Territorial authorities of New Zealand

Territorial authorities are the second tier of local government in New Zealand, below regional councils. There are 67 territorial authorities: 13 city councils, 53 district councils and the Chatham Islands Council.[1] District councils serve a combination of rural and urban communities, while city councils administer the larger urban areas.[note 1] Five territorial authorities (Auckland, Nelson, Gisborne, Tasman and Marlborough) also perform the functions of a regional council and thus are unitary authorities. The Chatham Islands Council is a sui generis territorial authority that is similar to a unitary authority.

Territorial authority districts are not subdivisions of regions, and some of them fall within more than one region. Regional council areas are based on water catchment areas, whereas territorial authorities are based on community of interest and road access. Regional councils are responsible for the administration of many environmental and public transport matters, while the territorial authorities administer local roading and reserves, water supply and sanitation, building consents, the land use and subdivision aspects of resource management, and other local matters.[2] Some activities are delegated to council-controlled organisations. The scope of powers is specified by the Local Government Act 2002.[3]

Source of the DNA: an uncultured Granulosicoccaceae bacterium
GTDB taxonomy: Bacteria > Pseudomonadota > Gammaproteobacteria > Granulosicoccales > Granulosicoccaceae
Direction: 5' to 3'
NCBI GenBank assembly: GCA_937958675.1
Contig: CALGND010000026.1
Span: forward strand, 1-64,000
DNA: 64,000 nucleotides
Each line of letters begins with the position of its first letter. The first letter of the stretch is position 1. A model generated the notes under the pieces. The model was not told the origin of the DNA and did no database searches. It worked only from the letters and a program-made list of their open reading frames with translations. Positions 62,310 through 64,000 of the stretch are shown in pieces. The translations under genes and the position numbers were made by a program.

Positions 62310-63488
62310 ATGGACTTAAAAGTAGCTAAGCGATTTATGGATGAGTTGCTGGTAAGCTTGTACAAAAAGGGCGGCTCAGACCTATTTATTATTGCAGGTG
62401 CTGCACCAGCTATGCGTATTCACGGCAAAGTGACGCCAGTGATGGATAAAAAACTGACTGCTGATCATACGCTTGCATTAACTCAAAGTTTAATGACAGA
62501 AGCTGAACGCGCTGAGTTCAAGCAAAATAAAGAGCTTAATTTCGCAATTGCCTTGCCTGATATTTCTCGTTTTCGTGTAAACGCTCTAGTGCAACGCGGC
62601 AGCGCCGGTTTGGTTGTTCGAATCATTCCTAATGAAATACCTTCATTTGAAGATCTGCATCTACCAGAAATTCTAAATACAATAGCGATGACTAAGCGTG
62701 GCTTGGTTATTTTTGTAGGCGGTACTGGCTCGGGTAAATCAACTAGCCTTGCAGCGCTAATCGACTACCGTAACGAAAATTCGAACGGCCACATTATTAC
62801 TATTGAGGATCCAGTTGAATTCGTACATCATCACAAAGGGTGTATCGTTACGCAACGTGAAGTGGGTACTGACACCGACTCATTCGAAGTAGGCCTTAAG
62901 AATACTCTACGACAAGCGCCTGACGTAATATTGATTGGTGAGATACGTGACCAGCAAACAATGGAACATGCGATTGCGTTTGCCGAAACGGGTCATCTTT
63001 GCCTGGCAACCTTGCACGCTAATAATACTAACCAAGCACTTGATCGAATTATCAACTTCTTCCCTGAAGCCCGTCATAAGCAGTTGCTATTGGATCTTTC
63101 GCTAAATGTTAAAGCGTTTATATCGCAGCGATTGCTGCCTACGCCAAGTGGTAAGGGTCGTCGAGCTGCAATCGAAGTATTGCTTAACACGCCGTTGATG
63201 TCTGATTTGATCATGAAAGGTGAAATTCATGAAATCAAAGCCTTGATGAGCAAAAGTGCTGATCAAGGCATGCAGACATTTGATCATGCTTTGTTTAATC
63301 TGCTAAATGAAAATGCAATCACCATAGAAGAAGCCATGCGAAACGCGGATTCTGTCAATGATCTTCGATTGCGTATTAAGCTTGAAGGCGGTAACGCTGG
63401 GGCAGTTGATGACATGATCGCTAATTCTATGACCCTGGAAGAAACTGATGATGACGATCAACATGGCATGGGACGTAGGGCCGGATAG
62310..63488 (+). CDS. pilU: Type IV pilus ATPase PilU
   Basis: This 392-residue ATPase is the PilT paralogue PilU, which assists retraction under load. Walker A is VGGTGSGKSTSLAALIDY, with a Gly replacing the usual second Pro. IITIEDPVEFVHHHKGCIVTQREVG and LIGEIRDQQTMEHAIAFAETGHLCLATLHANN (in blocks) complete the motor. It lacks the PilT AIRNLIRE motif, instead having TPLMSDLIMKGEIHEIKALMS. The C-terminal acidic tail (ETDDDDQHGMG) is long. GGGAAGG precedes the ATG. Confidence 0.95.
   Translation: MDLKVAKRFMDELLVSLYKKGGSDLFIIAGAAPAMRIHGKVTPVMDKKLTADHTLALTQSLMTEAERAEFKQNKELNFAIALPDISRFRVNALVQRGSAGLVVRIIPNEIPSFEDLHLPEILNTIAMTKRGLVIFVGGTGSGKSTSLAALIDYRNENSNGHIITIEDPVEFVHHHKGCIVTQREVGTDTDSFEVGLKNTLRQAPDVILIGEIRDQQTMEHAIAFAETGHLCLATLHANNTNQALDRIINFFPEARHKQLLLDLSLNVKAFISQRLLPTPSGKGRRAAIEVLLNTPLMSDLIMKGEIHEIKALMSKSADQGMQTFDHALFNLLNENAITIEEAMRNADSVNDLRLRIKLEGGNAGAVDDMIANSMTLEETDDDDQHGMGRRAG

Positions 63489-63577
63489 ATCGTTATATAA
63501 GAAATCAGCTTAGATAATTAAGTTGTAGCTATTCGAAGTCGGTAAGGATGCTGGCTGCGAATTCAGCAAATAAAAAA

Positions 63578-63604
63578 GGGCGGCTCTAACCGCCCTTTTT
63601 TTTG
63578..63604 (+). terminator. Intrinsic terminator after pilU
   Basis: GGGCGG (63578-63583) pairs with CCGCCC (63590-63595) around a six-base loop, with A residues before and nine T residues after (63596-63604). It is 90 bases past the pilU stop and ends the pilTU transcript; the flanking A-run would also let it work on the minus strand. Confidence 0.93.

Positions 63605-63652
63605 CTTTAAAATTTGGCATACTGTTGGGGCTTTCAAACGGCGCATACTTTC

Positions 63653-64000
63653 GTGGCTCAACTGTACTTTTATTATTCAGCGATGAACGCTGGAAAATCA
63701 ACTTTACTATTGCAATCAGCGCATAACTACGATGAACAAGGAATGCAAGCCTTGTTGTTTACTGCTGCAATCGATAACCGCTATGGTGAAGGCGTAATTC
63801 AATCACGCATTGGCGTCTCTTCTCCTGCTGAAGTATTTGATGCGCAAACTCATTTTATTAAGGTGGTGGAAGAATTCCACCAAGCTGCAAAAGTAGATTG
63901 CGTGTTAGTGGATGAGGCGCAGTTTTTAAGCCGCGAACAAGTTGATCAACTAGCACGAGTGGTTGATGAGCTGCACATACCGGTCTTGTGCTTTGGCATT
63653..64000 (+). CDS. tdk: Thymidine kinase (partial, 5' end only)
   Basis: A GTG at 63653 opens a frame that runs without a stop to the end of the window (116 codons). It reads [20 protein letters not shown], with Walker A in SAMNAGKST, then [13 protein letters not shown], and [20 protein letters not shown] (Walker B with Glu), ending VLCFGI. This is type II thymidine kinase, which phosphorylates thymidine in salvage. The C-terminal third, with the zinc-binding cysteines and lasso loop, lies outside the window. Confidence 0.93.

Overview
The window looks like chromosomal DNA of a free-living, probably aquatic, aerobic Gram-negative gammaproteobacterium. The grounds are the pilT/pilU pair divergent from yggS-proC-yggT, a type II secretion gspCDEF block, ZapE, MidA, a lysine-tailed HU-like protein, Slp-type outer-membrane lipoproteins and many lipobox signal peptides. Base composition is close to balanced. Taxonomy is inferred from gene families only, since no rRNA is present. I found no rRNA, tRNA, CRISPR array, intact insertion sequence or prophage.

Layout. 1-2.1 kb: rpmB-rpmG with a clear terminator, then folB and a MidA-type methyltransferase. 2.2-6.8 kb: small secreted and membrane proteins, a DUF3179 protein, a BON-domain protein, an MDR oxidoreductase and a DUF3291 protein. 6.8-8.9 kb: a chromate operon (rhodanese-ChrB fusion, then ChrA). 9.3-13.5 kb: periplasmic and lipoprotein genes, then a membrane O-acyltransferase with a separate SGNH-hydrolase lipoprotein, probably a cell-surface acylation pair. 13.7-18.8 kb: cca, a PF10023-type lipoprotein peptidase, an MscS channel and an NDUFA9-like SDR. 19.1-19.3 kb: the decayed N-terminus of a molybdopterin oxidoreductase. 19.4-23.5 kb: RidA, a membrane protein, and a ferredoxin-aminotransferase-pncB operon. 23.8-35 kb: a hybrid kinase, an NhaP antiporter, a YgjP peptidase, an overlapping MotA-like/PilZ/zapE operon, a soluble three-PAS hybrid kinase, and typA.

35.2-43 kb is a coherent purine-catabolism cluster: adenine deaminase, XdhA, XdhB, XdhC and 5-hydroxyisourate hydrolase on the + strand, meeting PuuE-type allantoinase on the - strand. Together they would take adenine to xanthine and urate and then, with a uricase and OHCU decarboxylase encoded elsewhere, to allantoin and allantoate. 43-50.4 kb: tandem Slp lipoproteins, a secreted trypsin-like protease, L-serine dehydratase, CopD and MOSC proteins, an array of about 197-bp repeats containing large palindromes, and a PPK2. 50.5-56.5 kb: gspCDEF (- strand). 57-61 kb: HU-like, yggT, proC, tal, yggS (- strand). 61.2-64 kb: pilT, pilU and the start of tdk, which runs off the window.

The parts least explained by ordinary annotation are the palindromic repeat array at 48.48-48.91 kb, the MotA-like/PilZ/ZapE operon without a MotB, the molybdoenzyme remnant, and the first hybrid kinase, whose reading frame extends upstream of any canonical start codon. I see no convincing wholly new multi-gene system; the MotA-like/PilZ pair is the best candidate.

Map of New Zealand territorial authorities. Cities are bolded and capitalised. Regions are indicated with colours.